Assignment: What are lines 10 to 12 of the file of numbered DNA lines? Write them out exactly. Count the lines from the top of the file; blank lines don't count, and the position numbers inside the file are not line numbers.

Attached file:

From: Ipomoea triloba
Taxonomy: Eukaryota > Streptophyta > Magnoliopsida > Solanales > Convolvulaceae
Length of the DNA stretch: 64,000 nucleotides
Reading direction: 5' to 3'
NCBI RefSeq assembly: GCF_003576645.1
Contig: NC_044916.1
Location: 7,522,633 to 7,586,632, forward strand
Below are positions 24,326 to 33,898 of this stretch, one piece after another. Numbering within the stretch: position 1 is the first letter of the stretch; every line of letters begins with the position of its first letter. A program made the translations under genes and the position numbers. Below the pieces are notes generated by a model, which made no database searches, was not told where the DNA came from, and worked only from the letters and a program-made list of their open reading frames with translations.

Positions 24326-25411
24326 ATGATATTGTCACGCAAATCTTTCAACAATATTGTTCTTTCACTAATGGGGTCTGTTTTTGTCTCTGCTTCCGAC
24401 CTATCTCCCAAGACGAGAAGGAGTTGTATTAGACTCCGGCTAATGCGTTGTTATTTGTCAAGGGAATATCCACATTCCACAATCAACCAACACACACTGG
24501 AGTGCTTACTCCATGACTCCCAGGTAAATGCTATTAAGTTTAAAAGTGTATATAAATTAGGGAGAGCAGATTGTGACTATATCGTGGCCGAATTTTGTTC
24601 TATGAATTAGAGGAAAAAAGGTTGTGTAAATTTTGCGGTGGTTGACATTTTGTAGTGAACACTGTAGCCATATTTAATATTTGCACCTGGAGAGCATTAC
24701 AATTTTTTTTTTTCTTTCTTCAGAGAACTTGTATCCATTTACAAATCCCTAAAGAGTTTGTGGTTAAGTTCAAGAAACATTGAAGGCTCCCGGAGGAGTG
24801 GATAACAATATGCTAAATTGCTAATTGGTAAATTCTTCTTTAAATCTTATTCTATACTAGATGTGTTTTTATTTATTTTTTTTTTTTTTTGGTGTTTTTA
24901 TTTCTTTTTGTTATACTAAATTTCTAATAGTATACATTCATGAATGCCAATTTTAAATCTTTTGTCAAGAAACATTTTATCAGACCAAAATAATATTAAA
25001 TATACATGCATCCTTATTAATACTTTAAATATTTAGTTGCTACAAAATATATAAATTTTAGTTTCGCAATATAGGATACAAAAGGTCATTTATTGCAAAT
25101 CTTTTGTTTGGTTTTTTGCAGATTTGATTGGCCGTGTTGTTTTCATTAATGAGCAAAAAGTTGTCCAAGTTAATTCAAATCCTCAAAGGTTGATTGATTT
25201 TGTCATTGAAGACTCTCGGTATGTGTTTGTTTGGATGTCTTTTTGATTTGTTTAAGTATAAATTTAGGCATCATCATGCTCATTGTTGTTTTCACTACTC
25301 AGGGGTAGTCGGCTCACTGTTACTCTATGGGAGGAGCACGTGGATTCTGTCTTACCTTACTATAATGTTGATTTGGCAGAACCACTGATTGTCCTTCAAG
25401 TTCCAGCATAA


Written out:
24326 ATGATATTGTCACGCAAATCTTTCAACAATATTGTTCTTTCACTAATGGGGTCTGTTTTTGTCTCTGCTTCCGAC
24401 CTATCTCCCAAGACGAGAAGGAGTTGTATTAGACTCCGGCTAATGCGTTGTTATTTGTCAAGGGAATATCCACATTCCACAATCAACCAACACACACTGG
24501 AGTGCTTACTCCATGACTCCCAGGTAAATGCTATTAAGTTTAAAAGTGTATATAAATTAGGGAGAGCAGATTGTGACTATATCGTGGCCGAATTTTGTTC